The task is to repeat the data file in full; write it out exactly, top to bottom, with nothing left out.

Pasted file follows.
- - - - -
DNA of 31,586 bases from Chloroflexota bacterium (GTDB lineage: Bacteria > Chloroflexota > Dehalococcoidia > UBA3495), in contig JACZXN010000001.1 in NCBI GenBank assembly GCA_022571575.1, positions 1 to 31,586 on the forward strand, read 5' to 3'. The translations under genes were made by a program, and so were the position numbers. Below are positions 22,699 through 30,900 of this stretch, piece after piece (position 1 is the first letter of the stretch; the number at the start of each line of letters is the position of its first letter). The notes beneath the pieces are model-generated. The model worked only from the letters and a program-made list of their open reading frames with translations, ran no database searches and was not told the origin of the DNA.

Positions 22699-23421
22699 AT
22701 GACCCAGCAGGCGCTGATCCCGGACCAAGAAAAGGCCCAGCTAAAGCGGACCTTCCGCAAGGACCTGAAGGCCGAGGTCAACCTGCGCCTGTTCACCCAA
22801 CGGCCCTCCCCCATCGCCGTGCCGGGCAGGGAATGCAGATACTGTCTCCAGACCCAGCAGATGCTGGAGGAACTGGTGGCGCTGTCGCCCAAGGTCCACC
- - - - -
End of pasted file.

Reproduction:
DNA of 31,586 bases from Chloroflexota bacterium (GTDB lineage: Bacteria > Chloroflexota > Dehalococcoidia > UBA3495), in contig JACZXN010000001.1 in NCBI GenBank assembly GCA_022571575.1, positions 1 to 31,586 on the forward strand, read 5' to 3'. The translations under genes were made by a program, and so were the position numbers. Below are positions 22,699 through 30,900 of this stretch, piece after piece (position 1 is the first letter of the stretch; the number at the start of each line of letters is the position of its first letter). The notes beneath the pieces are model-generated. The model worked only from the letters and a program-made list of their open reading frames with translations, ran no database searches and was not told the origin of the DNA.

Positions 22699-23421
22699 AT
22701 GACCCAGCAGGCGCTGATCCCGGACCAAGAAAAGGCCCAGCTAAAGCGGACCTTCCGCAAGGACCTGAAGGCCGAGGTCAACCTGCGCCTGTTCACCCAA
22801 CGGCCCTCCCCCATCGCCGTGCCGGGCAGGGAATGCAGATACTGTCTCCAGACCCAGCAGATGCTGGAGGAACTGGTGGCGCTGTCGCCCAAGGTCCACC